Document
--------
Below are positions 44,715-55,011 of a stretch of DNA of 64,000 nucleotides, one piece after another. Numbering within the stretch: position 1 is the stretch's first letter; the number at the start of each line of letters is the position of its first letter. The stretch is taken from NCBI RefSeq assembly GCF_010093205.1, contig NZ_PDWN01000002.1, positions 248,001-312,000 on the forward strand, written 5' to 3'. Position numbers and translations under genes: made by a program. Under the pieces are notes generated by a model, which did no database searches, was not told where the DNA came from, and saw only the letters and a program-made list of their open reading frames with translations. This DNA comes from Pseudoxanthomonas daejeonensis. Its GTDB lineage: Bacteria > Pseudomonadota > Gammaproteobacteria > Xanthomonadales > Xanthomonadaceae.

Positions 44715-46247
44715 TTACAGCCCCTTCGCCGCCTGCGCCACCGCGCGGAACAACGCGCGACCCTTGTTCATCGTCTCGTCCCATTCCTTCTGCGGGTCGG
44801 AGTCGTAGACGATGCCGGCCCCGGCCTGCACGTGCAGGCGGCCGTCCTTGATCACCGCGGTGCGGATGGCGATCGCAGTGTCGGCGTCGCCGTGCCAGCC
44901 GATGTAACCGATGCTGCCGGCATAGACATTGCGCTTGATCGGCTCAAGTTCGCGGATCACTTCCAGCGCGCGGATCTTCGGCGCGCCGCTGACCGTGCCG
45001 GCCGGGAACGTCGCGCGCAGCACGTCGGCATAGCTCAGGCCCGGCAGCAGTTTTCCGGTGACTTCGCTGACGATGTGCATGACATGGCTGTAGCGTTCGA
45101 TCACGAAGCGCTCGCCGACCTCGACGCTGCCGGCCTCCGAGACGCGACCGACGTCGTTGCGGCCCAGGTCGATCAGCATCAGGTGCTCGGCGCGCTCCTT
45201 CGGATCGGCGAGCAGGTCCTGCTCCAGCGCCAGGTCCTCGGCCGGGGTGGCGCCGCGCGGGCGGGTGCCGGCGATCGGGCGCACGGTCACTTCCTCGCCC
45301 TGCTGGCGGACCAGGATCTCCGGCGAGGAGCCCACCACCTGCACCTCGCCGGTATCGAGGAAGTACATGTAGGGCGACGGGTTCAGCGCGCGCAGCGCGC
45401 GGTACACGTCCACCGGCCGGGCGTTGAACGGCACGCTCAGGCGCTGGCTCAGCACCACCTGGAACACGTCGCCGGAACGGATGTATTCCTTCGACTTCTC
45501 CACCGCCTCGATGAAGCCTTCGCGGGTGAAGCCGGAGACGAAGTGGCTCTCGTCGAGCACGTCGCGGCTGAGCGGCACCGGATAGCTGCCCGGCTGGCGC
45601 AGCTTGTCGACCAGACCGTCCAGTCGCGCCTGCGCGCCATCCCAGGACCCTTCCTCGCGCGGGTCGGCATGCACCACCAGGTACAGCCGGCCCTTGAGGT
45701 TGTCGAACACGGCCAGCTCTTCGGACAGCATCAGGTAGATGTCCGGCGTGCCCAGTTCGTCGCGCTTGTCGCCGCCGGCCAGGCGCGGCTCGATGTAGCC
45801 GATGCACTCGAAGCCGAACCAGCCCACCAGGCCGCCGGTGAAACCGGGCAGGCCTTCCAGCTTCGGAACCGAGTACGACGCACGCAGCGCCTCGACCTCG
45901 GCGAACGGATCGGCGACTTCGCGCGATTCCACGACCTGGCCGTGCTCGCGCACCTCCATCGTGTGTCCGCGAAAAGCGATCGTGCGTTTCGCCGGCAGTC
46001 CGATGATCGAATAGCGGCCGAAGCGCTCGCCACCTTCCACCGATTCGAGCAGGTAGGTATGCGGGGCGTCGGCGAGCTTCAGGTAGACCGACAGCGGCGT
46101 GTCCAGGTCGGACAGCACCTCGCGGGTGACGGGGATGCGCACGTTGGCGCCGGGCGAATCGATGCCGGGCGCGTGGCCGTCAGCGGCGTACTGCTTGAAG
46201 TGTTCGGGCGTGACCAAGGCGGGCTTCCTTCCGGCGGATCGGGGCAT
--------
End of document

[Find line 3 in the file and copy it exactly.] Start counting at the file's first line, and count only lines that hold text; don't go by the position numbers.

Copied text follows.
44715 TTACAGCCCCTTCGCCGCCTGCGCCACCGCGCGGAACAACGCGCGACCCTTGTTCATCGTCTCGTCCCATTCCTTCTGCGGGTCGG